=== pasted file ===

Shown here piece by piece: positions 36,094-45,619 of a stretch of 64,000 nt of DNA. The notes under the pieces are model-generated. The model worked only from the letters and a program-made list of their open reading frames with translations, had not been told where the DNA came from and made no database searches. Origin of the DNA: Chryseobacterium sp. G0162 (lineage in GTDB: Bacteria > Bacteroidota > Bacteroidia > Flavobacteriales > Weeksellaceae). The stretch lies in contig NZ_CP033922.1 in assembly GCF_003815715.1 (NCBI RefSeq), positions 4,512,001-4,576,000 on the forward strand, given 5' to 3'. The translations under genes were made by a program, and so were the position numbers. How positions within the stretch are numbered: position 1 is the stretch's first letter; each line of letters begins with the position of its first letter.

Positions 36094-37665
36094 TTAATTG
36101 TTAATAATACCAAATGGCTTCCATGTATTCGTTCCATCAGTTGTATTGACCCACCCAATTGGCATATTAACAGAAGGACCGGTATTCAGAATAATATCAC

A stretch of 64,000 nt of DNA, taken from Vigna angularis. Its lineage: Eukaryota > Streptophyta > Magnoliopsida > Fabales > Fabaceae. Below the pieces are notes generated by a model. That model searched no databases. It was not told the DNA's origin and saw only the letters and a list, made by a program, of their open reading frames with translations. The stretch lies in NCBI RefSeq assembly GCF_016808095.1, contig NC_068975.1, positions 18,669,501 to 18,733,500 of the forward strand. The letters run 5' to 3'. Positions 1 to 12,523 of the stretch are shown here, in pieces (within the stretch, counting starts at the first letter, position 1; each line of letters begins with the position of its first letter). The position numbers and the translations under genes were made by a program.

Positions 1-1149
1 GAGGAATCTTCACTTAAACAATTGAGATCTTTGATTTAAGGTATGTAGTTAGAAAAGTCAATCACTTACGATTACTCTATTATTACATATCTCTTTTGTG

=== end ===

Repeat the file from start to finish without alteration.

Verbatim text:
Shown here piece by piece: positions 36,094-45,619 of a stretch of 64,000 nt of DNA. The notes under the pieces are model-generated. The model worked only from the letters and a program-made list of their open reading frames with translations, had not been told where the DNA came from and made no database searches. Origin of the DNA: Chryseobacterium sp. G0162 (lineage in GTDB: Bacteria > Bacteroidota > Bacteroidia > Flavobacteriales > Weeksellaceae). The stretch lies in contig NZ_CP033922.1 in assembly GCF_003815715.1 (NCBI RefSeq), positions 4,512,001-4,576,000 on the forward strand, given 5' to 3'. The translations under genes were made by a program, and so were the position numbers. How positions within the stretch are numbered: position 1 is the stretch's first letter; each line of letters begins with the position of its first letter.

Positions 36094-37665
36094 TTAATTG
36101 TTAATAATACCAAATGGCTTCCATGTATTCGTTCCATCAGTTGTATTGACCCACCCAATTGGCATATTAACAGAAGGACCGGTATTCAGAATAATATCAC

A stretch of 64,000 nt of DNA, taken from Vigna angularis. Its lineage: Eukaryota > Streptophyta > Magnoliopsida > Fabales > Fabaceae. Below the pieces are notes generated by a model. That model searched no databases. It was not told the DNA's origin and saw only the letters and a list, made by a program, of their open reading frames with translations. The stretch lies in NCBI RefSeq assembly GCF_016808095.1, contig NC_068975.1, positions 18,669,501 to 18,733,500 of the forward strand. The letters run 5' to 3'. Positions 1 to 12,523 of the stretch are shown here, in pieces (within the stretch, counting starts at the first letter, position 1; each line of letters begins with the position of its first letter). The position numbers and the translations under genes were made by a program.

Positions 1-1149
1 GAGGAATCTTCACTTAAACAATTGAGATCTTTGATTTAAGGTATGTAGTTAGAAAAGTCAATCACTTACGATTACTCTATTATTACATATCTCTTTTGTG